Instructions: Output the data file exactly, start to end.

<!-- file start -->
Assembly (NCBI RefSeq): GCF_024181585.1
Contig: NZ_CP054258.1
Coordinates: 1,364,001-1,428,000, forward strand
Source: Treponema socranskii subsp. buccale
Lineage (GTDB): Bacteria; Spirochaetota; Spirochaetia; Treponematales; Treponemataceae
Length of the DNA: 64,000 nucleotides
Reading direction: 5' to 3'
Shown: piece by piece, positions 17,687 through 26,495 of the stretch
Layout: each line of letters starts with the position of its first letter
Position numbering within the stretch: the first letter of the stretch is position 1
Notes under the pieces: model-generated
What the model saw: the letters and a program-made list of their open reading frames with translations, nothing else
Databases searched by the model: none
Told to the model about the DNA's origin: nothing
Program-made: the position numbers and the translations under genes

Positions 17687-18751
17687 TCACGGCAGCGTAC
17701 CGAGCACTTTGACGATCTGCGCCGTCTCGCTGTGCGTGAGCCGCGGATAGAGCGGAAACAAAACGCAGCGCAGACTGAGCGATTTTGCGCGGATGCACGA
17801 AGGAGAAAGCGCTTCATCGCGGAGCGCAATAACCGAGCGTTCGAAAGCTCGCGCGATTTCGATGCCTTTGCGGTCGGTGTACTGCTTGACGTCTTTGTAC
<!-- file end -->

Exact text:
Assembly (NCBI RefSeq): GCF_024181585.1
Contig: NZ_CP054258.1
Coordinates: 1,364,001-1,428,000, forward strand
Source: Treponema socranskii subsp. buccale
Lineage (GTDB): Bacteria; Spirochaetota; Spirochaetia; Treponematales; Treponemataceae
Length of the DNA: 64,000 nucleotides
Reading direction: 5' to 3'
Shown: piece by piece, positions 17,687 through 26,495 of the stretch
Layout: each line of letters starts with the position of its first letter
Position numbering within the stretch: the first letter of the stretch is position 1
Notes under the pieces: model-generated
What the model saw: the letters and a program-made list of their open reading frames with translations, nothing else
Databases searched by the model: none
Told to the model about the DNA's origin: nothing
Program-made: the position numbers and the translations under genes

Positions 17687-18751
17687 TCACGGCAGCGTAC
17701 CGAGCACTTTGACGATCTGCGCCGTCTCGCTGTGCGTGAGCCGCGGATAGAGCGGAAACAAAACGCAGCGCAGACTGAGCGATTTTGCGCGGATGCACGA
17801 AGGAGAAAGCGCTTCATCGCGGAGCGCAATAACCGAGCGTTCGAAAGCTCGCGCGATTTCGATGCCTTTGCGGTCGGTGTACTGCTTGACGTCTTTGTAC